Nasty Letters To Crooked Politicians

As we enter a new era of politics, we hope to see that Obama has the courage to fight the policies that Progressives hate. Will he have the fortitude to turn the economic future of America to help the working man? Or will he turn out to be just a pawn of big money, as he seems to be right now.

Friday, December 02, 2005

Scapegoating no answer to moral failure

Gene Lyons

Posted on Wednesday, November 30, 2005

Some years ago I had an unsettling interview with the pastor of a gravel-road fundamentalist church in deep East Texas. A magazine had dispatched me to cover a passionate controversy the fellow had stirred up among the local citizenry. The preacher had taken to delivering sermons on an AM radio station denouncing the local VFW post for serving alcoholic beverages. He said the organization’s initials stood not for
Veterans of Foreign Wars, but “very foul and wicked.” This aroused a disabled Korean War veteran over in Louisiana. The vet wrote a letter to the newspaper telling how much VFW fellowship meant to an old, crippled soldier. Two days later, a barn roof collapsed on the veteran, killing him in his wheelchair. The preacher took to the radio again, claiming that God had struck the veteran dead for his defiance. The community
erupted; everybody took sides. The majority seemed to think the preacher a self-righteous fool who ought to have sense enough to apologize. When I interviewed him, the fellow hardly made eye contact. He answered every question by rummaging furiously through his Bible for a scriptural citation. Most were Old Testament verses about Yahweh smiting sinners.

I came away thinking that actual human beings weren’t as real to him as the words in that book. My story quoted the town’s police chief saying the preacher ought to remember what Jesus said about judging not, lest you be judged.

I had a similar reaction to the Roman Catholic Church’s newly announced policy against ordaining gay priests.

“The church, even while deeply respecting the persons in question, cannot admit to seminary or Holy Orders those who are actively homosexual, have deepseated homosexual tendencies or support the so-called gay culture, “ reads a key passage on a Vatican Web site. “ Such people, in fact, find themselves in a situation that seriously obstructs them from properly relating to men and women.”

Unlike the doctrine of priestly celibacy itself, of course.

Having grown up in a boisterous Roman Catholic family hearing men and women argue furiously about whether priests could possibly have anything useful to say about marriage, I’m inclined to agree with my friend Richard, a communicant who wonders, “What’s the difference between a celibate heterosexual priest and a celibate homosexual priest? Not doing the deed is not doing the deed.”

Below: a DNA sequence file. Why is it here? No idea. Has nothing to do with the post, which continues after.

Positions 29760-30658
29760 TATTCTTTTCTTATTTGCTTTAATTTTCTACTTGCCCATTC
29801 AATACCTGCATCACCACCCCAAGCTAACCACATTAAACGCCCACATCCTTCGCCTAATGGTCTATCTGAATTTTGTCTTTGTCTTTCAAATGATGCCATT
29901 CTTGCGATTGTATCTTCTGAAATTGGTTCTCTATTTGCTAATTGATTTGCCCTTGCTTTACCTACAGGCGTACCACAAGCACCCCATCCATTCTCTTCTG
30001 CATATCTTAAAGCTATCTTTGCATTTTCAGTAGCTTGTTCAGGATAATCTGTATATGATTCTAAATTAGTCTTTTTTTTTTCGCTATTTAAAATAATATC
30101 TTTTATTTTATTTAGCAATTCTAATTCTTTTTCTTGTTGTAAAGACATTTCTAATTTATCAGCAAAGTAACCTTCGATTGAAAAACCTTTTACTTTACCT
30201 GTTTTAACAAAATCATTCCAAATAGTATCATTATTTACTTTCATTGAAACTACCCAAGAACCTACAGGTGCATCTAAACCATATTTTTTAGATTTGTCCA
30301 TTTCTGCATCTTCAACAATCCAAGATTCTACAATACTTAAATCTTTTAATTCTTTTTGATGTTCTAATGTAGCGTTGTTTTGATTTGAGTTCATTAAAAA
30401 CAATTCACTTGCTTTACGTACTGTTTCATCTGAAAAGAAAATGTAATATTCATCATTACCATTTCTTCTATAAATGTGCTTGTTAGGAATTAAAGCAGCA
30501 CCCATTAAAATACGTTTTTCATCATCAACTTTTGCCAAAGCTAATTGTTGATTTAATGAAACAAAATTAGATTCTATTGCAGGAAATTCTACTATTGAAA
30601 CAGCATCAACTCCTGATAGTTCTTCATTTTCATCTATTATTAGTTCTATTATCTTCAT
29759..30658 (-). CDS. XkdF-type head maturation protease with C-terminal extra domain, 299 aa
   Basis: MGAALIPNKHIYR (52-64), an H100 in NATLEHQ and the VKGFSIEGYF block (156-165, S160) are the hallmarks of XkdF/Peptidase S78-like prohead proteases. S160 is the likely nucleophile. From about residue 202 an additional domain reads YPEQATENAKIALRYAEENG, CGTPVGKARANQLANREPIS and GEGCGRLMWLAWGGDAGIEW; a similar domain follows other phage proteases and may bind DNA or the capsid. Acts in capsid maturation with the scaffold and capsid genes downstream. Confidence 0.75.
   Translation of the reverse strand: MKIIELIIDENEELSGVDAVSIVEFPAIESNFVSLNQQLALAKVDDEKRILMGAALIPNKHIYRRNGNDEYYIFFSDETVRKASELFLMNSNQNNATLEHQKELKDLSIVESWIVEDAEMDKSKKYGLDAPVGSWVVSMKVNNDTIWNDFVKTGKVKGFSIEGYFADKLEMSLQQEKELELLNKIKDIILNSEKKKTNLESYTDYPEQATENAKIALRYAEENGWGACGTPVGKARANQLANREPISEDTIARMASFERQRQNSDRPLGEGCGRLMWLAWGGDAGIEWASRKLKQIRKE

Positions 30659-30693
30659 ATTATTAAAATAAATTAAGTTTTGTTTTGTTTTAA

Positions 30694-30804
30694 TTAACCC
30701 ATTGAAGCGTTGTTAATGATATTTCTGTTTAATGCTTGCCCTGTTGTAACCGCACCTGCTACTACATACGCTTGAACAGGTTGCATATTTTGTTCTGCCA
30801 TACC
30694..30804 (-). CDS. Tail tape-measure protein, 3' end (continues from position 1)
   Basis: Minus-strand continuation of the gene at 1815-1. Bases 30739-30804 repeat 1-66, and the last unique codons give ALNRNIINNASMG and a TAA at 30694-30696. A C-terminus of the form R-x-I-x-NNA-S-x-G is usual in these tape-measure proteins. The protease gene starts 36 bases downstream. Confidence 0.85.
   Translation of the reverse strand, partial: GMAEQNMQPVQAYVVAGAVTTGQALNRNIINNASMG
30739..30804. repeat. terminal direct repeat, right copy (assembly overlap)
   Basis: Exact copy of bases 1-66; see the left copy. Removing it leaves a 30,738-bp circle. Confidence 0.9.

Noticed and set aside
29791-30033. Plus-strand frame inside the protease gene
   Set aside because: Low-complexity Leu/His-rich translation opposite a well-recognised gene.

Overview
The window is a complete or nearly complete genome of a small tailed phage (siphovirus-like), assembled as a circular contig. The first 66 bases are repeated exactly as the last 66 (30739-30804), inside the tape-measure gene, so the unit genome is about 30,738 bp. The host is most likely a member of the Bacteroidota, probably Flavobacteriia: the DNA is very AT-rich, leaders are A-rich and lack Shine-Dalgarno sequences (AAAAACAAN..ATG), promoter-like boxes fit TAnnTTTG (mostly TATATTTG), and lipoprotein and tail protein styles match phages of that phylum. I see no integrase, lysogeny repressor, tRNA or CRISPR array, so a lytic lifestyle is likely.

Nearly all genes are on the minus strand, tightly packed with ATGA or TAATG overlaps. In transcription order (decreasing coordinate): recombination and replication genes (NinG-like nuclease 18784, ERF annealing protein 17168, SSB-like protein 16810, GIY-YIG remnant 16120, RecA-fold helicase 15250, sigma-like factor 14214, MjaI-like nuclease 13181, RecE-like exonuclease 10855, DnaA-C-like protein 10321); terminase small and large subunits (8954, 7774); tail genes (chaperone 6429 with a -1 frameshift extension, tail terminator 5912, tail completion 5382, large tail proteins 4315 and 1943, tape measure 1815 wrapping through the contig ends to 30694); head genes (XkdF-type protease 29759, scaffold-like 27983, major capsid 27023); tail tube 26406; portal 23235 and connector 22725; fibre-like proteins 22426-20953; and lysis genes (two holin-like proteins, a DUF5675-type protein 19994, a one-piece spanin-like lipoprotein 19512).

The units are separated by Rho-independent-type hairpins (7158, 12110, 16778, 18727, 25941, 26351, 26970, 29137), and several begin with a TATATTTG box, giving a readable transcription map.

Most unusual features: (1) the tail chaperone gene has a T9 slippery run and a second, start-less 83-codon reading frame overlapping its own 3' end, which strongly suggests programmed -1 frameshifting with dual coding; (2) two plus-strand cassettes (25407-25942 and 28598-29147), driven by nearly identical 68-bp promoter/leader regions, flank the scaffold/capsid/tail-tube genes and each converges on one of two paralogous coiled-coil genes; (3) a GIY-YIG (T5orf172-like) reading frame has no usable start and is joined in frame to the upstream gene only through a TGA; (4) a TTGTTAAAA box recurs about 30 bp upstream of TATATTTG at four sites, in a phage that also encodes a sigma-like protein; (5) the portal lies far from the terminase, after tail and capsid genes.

For centuries, the church operated under a tacit “don’t ask, don’t tell” policy that worked reasonably well. In recent years, it’s been arguing internally about whether homosexuality is an intrinsic, if not exactly “God-given,” human condition, as contemporary psychologists believe, or a grave moral disorder.

The late Pope John Paul II urged chastity. His successor, Benedict XVI, has long been among those arguing that homosexuality is closer to being an infectious disease than a sin. Although many say the new policy will make little practical difference—the church’s worldwide bureaucracy being as difficult to turn as the proverbial aircraft carrier—others fear a purge of persons with “deep-seated homosexual tendencies,” an ominously vague phrase lending itself to malicious use.

What’s truly sickening about this latest example of the church’s inability to deal with adult sexuality is how much it looks like an attempt to scapegoat gays for its own catastrophic moral failures. For more than a generation, bishops and cardinals in the U. S. and elsewhere placed the church’s political and financial standing ahead of the safety of thousands of boys and girls molested by serial pedophiles among the priesthood.

So you’d think the Catholic hierarchy might lay off the sexual pronouncements for a decent interval. But no. Meanwhile, the only American Catholics who appear well-disposed to the new teaching are those who mistakenly equate homosexuality with pedophilia.

Pedophiles, most themselves molested as children, aren’t motivated by adult desire. Like rape, pedophilia’s more about rage than sex. The big turn-on isn’t gender—plenty of little girls were molested along with the altar boys—it’s about innocence and powerlessness. “Big wicked me, little defenseless you.” In every account I’ve seen, the perpetrators convinced their victims that nobody would take a child’s word over a priest’s. One of the saddest things I’ve ever read was a column by a friend disclosing how deeply ashamed he’d been in adolescence to realize he was gay. Desire came to him as it comes to everybody, like gravity, a force he could resist but not deny. He’d have given anything not to feel it as he did. I urged him to strike those paragraphs as too emotionally revealing for a newspaper column. Now I think my advice was wrong. What sustains homophobia in the church hierarchy and everywhere else is a failure of moral imagination. The smug majority find it far too easy to condemn a temptation they do not feel. I don’t believe Jesus thought that way at all.

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